Canada Should Reduce Visa Application Fees

December 17th, 2007

In Canada, we enjoy first-class social services such as healthcare and education. To pay for these services, the government has a number of sources of revenue… from income taxes to goods and services taxes (VAT). While most government services are free to the user, some – including visa services – charge fees to cover administrative costs.

When one applies for a Canadian visa, whether it is for a visit or for Permanent Residency, there is a fee charged for the processing of the application. These fees paid to the government range between $75 and $1050, depending on the type of application. While this is expensive, it is acceptable so long as it represents the actual costs of the service provided. A lawsuit before the Federal Court of Canada, however, is accusing Citizenship and Immigration Canada (CIC) of charging fees way out of line with the actual costs.

The government should not be profiting from the fees it charges for its services. The court case launched by a British Columbia couple alleges-based on CIC’s own calculations – that CIC had been overcharging by at least 100% over the past 10 years. With CIC collecting over $200 million each year in application fees, they are profiting to the tune of over $100 million. This is unfair treatment of immigrants-CIC should not be making profits on application fees, and certainly not by such a large margin.

Permanent Resident applicants should not be used as cash machines for the Canadian government. The government will already benefit from their tax dollars as they contribute to the economy. It is not right to ask immigrants to carry more than their share of the burden of paying for the general operation of government.

When the government earns profits from application fees, this amounts to a form of extra taxation. Yet while other taxes in Canada have to be approved by parliament, visa application fees do not, making them a form of taxation without representation, and this goes against the basic principles of Canadian democracy.

Asking individuals to cover the cost of their visa applications is fair. Using these applications to earn profits to pay for other government services is not. Immigrants are important contributors to the success of the Canadian economy. They should be treated with respect, and not taken advantage of.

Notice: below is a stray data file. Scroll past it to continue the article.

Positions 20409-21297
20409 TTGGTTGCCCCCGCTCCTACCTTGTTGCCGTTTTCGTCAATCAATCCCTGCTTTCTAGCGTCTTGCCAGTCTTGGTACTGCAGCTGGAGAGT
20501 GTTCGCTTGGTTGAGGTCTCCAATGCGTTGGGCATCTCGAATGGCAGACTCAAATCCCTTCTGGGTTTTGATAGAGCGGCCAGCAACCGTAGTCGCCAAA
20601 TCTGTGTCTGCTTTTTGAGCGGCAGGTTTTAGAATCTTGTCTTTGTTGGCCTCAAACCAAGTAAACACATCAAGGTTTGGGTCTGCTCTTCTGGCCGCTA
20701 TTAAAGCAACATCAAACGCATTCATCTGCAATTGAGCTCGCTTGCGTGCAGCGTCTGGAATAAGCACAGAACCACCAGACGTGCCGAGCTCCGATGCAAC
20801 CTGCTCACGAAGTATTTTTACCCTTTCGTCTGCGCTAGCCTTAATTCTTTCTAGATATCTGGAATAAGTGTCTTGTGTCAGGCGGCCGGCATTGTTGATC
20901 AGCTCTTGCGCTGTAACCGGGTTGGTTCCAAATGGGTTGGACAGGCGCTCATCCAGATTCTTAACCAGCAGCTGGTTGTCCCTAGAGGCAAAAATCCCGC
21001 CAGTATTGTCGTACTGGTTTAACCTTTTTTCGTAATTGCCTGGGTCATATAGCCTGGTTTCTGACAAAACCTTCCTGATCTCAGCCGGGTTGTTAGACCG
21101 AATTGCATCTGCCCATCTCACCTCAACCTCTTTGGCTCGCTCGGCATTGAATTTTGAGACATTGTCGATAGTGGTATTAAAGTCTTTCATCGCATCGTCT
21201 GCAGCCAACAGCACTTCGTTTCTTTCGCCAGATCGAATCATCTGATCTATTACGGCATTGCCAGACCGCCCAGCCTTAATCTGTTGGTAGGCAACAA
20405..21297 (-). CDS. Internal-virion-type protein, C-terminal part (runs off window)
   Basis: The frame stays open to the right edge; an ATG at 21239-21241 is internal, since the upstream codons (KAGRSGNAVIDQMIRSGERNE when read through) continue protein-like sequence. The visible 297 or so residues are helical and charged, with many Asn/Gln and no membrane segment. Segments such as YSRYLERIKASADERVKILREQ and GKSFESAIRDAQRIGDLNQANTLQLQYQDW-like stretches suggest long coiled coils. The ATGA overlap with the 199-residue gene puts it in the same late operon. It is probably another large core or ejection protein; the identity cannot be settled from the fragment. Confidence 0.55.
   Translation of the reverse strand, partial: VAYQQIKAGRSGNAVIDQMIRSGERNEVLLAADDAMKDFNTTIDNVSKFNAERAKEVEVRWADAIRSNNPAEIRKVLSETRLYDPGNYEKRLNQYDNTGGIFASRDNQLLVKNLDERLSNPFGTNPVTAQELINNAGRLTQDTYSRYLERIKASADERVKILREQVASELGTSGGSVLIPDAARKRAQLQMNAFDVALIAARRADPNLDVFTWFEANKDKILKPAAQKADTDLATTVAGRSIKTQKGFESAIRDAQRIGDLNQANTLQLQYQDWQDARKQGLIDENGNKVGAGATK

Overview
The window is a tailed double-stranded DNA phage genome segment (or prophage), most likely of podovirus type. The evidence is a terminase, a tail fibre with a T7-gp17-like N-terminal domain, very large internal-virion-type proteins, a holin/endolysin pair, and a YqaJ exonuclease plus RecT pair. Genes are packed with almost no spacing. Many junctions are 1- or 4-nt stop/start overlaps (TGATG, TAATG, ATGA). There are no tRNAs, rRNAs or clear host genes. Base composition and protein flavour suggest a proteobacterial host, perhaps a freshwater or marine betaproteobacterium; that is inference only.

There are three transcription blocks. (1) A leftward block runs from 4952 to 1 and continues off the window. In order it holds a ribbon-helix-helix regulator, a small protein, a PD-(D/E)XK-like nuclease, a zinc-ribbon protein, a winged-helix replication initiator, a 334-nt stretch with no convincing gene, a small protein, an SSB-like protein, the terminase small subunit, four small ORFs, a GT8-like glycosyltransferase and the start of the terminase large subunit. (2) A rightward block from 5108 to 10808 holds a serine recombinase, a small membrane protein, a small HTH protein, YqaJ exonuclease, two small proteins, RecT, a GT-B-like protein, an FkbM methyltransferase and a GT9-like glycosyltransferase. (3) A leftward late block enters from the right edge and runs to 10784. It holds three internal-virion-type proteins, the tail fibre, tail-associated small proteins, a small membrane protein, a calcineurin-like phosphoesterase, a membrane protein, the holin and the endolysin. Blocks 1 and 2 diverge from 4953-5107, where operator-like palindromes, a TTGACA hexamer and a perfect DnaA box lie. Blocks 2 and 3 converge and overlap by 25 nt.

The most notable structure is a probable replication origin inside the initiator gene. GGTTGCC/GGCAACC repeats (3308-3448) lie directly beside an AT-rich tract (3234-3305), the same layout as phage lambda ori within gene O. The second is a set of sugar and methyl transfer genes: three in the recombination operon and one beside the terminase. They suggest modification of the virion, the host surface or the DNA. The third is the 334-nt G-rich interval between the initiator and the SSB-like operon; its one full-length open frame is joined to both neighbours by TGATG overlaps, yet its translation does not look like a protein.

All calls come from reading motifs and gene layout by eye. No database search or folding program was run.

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4 Responses to “Canada Should Reduce Visa Application Fees”

  • On August 6th, 2009, stella said ...

    I too agree with you all.there should be some positive reform to help people in this regard

  • On August 24th, 2009, spaceace said ...

    I agree also.
    I have recently had my FSW application rejected as my points didn't fulfill the requirements. My application went to Sydney for pre-processing, and I would have expected them to have checked my eligibility, but no. Sydney accepted my application and advised me to send it on for further processing. I paid $1400 for the privilege of waiting 8 months for somebody in London to to reject my application, and I won't receive a fee refund. You can't even speak to these guys and you can forget getting any useful information via the contact web form.
    Value for money, no way.

  • On December 30th, 2010, Anonymous said ...

    Canada must only take 30% processing and 70% issueing fee atleast that is value for money. let alone that fees are high

  • On May 23rd, 2012, Hopeful said ...

    In my country, the processing fee of Canada immigration itself is very expensive. For provincial nominee program, you will submit 1 application to province and when approve, 1 application to CIC. That means I will pay processing fee 2 times.

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